One person who had faced a serious sickness talked about how she sees life differently now. “I take joy in picking up my dog’s poop, because I still can, and while I’m still at it, I notice the fresh air, and some rabbit crossing the sidewalk, and a guy selling churros…and while I tie that stinky bag, I am joyful in being alive.”

Living a life full of joy doesn’t mean only doing joyful things. If you can find joy not in the things you do but in the way you are, you can find joy in anything. And you’ll be on your way to living a life full of joyful things.

Good luck. I’m going to walk my dog.

Is "Do what you love and the money will follow" really true?

Alice Waters’ culinary empire started with duck and olives.

It was the first meal she served at Chez Panisse in 1971, at the wonderfully ridiculous price of $3.99.

I heard her tell her story on the always awesome How I Built This podcast. She had no business plan and no clue how to open a restaurant, so she just started cooking. That, she knew how to do. She also waited tables on the side to make money, so she could take time to experiment in the kitchen.

She had financial backers, although none of them expected to make a profit. They just liked food.

Now, at her internationally known restaurant, she has two main chefs and they both work three days and get paid for five. That way, not only do they both get time off, but they can take time to recharge their creative brains and come up with new ideas.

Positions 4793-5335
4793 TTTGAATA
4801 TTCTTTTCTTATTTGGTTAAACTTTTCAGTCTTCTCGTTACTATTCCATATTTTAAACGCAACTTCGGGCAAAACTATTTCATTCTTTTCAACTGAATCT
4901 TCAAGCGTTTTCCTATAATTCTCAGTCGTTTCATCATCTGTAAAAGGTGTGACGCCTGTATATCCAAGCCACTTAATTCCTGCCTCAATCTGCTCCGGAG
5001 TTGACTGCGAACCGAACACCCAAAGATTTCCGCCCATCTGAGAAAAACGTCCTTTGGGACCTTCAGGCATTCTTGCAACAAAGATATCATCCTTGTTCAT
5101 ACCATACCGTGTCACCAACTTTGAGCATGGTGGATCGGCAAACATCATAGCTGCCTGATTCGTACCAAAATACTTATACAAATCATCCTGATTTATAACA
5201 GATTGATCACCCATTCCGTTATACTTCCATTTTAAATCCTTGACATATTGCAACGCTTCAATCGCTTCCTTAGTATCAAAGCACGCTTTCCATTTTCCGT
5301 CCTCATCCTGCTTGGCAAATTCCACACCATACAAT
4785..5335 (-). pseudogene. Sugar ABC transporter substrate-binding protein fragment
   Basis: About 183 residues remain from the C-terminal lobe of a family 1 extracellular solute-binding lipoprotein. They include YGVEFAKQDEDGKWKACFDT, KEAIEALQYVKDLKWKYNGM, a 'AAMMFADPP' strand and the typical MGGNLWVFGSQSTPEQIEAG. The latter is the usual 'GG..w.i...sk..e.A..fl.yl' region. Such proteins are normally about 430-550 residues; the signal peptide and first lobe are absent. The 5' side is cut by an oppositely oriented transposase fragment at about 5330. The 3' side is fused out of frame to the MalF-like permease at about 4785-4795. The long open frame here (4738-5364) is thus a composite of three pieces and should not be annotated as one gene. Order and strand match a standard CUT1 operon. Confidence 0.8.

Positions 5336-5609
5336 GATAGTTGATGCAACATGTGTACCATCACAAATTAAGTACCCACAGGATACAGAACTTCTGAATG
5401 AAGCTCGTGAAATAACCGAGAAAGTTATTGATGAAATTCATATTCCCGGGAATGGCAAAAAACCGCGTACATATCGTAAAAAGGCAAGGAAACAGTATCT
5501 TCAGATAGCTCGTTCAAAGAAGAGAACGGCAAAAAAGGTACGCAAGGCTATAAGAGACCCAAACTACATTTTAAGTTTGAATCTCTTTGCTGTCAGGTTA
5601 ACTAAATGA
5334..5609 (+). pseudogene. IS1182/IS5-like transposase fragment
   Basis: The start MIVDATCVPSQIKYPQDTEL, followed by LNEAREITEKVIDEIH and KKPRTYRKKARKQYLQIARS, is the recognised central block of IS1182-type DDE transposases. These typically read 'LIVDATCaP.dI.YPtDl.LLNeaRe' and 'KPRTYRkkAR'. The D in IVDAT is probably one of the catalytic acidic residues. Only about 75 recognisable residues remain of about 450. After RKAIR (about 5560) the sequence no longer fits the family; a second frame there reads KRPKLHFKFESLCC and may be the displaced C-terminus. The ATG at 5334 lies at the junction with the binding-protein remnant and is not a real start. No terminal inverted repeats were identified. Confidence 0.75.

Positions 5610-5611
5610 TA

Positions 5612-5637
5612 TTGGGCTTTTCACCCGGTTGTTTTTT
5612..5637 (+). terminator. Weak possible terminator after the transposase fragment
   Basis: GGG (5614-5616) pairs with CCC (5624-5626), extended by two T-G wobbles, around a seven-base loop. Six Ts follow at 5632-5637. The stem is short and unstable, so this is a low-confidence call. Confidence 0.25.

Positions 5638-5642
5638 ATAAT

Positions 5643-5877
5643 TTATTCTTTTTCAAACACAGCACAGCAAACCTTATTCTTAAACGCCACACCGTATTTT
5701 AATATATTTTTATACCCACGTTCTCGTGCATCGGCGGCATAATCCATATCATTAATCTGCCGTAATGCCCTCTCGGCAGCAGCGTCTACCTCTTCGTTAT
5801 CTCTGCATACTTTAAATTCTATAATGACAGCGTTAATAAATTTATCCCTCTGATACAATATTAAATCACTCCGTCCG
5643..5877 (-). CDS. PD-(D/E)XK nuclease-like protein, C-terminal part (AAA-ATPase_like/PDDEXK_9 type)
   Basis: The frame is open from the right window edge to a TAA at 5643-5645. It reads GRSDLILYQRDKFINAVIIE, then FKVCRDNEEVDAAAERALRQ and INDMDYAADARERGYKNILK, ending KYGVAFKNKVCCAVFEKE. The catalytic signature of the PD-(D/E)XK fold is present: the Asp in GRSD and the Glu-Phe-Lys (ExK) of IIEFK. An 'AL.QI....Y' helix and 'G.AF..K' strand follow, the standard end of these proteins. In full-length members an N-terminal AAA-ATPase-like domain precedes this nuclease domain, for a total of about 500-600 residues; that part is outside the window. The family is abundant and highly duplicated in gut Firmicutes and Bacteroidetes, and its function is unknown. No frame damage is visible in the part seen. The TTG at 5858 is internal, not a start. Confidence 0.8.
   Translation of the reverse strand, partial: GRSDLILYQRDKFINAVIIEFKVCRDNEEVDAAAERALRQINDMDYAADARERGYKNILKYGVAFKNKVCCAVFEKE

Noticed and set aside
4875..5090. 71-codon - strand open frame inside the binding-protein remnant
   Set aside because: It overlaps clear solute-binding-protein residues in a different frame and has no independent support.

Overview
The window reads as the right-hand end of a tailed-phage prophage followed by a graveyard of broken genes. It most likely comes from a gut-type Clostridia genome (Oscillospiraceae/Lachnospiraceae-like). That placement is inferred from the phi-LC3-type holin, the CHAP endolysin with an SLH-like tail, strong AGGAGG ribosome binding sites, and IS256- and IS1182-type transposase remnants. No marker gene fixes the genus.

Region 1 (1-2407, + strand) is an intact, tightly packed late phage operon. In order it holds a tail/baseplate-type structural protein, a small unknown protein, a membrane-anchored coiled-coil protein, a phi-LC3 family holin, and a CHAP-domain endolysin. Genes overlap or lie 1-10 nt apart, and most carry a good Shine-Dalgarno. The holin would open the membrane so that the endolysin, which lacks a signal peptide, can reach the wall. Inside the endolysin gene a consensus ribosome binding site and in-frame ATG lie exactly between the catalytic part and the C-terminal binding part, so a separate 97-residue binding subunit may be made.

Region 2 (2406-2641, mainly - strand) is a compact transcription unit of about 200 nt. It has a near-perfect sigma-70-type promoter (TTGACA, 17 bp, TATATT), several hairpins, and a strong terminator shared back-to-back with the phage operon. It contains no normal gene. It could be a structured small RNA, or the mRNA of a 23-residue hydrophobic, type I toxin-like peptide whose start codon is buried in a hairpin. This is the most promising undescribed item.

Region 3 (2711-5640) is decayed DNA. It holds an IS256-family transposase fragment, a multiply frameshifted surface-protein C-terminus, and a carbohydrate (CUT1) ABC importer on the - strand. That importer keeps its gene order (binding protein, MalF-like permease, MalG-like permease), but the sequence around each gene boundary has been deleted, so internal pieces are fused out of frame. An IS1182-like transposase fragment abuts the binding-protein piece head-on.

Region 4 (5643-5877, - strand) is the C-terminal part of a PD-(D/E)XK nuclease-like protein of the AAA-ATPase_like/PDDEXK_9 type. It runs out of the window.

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Alice Waters did what she loved from the start and succeeded. But that’s not what was the key to her success. Or mine.

I started my marketing consultancy in January 2009. 10 years later, the economic meltdown of 2008-09 somehow doesn’t seem as bad. But it was a bad time, stained by a truly shitty economy. A lot of people lost their jobs. 818,000 in December 2008, when I lost mine.

Some of them, like me, started new businesses. I had no formal business training. and maybe a few little crumbs of business knowledge. “Clueless” would be overstating my level of preparedness. But here I am, over 10 years later, having succeeded with lots of help and support from smart and generous people, and having learned a lot on my own.

Since I’m a writer, I wrote a book about it, called The Worst Business Model in the World: A New Kind of Guide for a New Kind of Entrepreneur. At the core of the book is  the five strategies that helped me survive, and whether she knew it, they helped Alice Waters too.

The first one is called Trust Yourself. It sounds easy. It sounds intuitive. But it’s really hard. And insanely important. Go ask Alice. Or Lara Merriken of LARABAR. Or Niraj Shah and Steve Conine of Wayfair.

When you trust yourself you can try new things, which leads to new ideas. New ideas are the lifeblood of any business. Alice Waters credits the longevity of Chez Panisse with constant innovation, and I can relate. In the past year I’ve developed a Professional Coaching practice, helping entrepreneurs get unstuck from the things that are holding them back and achieve their goals, however big or small.

New ideas stoke the soul and feed the brain. And they fill the wallet too.

So yes, do what you love. But also constantly change. And then, the money will surely follow.